The moon is sinking into the lake and I am worried because I have to drive all the way to Omaha tomorrow without falling asleep at the wheel so I throw myself out of bed and go downstairs to the lobby and wake up the fat man who is watching late night television even though he is asleep.  I tell him about the pillow and how it is keeping me up and how I have neck issues and how this is only going to put all the physical therapy right back to square one and how I have to sleep because I have to drive to Omaha tomorrow with the kids who haven’t visited their grandparents in two years. 

He says sorry he doesn’t have any more pillows.  I wonder how he can have sex with all that fat.  I wonder how he got so fat to begin with.  There has to be more to it than just eating too much. 

He tells me to try closing the patio door and turning on the air conditioner.  I tell him the orange crescent moon has set into the lake.  He tells me his wife left him.  I tell him my husband will be very upset when I tell him about the pillow situation and that he is a savvy social networker and will alert the world never to stay at this hotel because of the unsatisfactory pillows.  I decide not to mention the screen doors that don’t lock.  The fat man tells me he has sexual fantasies of stabbing women with forks, not stabbing to kill, but just to eat the extra flesh off them.  I have nothing more to tell him.  He wishes me a good night and apologizes for the pillow situation.  I apologize for waking him over such a trivial matter that he has no control over and thank him, many times, and then walk back to the room to lie in bed, with Miranda July, waiting for the sun to rise.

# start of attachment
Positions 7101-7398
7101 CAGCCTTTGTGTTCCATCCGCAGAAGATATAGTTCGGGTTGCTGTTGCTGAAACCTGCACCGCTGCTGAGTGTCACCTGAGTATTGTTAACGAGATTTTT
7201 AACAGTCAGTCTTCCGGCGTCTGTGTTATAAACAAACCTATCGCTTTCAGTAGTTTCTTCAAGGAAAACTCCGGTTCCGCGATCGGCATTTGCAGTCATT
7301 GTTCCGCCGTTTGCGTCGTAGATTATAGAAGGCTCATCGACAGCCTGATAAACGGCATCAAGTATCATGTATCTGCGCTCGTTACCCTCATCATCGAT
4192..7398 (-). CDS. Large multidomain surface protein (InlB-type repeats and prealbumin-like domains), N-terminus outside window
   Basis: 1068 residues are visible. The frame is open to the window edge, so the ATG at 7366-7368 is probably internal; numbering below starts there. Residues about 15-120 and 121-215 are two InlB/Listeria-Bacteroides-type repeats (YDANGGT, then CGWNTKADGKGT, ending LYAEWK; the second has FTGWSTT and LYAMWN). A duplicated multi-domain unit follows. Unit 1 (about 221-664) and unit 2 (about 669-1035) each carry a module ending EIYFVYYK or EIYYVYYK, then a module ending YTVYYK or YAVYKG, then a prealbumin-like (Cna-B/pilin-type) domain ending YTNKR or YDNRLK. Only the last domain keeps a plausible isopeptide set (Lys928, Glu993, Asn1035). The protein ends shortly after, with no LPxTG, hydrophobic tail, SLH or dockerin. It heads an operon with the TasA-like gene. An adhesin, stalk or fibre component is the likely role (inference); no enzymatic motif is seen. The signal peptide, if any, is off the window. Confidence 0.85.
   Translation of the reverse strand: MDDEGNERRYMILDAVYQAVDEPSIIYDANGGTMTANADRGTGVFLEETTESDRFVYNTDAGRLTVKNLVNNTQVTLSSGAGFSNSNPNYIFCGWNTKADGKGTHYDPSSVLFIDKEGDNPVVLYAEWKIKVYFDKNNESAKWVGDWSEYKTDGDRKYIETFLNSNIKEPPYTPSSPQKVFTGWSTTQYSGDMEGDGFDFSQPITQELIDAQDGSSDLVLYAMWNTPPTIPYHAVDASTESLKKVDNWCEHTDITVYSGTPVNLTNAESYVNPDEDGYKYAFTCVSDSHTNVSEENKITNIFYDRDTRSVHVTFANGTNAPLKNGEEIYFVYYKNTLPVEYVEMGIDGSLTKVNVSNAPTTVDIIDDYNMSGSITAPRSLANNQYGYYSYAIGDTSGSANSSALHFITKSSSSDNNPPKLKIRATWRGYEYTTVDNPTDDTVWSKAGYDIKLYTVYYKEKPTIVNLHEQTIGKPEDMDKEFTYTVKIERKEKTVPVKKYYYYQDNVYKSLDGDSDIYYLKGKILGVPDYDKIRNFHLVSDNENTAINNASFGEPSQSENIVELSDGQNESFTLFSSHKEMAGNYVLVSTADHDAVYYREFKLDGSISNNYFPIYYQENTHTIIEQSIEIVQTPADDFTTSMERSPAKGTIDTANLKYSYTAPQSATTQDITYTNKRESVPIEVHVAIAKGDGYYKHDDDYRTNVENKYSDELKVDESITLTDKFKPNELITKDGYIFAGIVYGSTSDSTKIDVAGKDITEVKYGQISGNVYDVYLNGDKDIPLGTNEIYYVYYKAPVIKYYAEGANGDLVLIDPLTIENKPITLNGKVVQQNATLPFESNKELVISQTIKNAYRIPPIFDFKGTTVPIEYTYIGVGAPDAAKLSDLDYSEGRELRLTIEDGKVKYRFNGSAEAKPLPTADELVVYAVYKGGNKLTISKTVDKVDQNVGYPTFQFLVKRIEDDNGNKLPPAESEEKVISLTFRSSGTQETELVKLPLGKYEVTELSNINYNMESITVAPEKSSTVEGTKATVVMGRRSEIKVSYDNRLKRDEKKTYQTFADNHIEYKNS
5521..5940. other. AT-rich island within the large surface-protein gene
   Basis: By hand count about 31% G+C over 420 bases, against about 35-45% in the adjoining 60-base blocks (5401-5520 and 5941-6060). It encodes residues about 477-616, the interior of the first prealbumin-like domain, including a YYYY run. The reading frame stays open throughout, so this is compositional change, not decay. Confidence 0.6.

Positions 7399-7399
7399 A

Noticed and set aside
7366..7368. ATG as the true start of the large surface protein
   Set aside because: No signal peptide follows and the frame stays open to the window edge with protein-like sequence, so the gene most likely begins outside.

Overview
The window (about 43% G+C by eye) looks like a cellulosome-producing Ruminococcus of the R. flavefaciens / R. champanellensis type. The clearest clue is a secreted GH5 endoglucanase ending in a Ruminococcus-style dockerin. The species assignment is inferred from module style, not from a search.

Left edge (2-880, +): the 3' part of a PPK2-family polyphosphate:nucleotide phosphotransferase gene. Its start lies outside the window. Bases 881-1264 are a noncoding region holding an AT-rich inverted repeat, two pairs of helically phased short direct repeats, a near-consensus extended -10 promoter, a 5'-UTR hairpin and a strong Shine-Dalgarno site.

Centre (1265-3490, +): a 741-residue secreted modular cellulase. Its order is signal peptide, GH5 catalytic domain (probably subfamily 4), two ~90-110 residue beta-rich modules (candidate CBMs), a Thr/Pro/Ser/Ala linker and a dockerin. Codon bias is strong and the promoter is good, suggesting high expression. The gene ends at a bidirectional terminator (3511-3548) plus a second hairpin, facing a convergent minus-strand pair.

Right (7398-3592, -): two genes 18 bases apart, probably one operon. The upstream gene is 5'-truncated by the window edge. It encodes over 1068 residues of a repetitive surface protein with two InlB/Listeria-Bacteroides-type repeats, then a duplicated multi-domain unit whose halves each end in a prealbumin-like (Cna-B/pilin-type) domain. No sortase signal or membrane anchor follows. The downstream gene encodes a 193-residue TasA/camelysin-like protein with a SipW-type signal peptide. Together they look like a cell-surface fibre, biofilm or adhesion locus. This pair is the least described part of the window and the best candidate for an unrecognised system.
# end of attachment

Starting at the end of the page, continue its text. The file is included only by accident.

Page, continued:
Carnot, Central African Republic.  1994.

The pick-up truck nearly ran me over.  The man in the driver's seat leaned out the window, frowning. "You speak English?" he asked.

"Yes," I said.

"Me.  No."

"Parlez-vous fran├žais?"

"French?  No French," he said.  "You, Arabic?"


"Me, yes!"

We had no common language.  He slapped his hand against the door and zoomed off.

I soon came to learn that Rida ran the boulangerie and lived in a house with several Lebanese men who owned shops in town.  Rida sent baguettes to my house.  I told him I could buy my own.  We chose French for our feeble attempts at communication, though Rida complained that I should teach him English.  We came from opposite sides of the world.  He dropped out of school at 14 to join the Lebanese army.  I had never shot a gun. We came to Carnot at exactly the same time. We were both 23.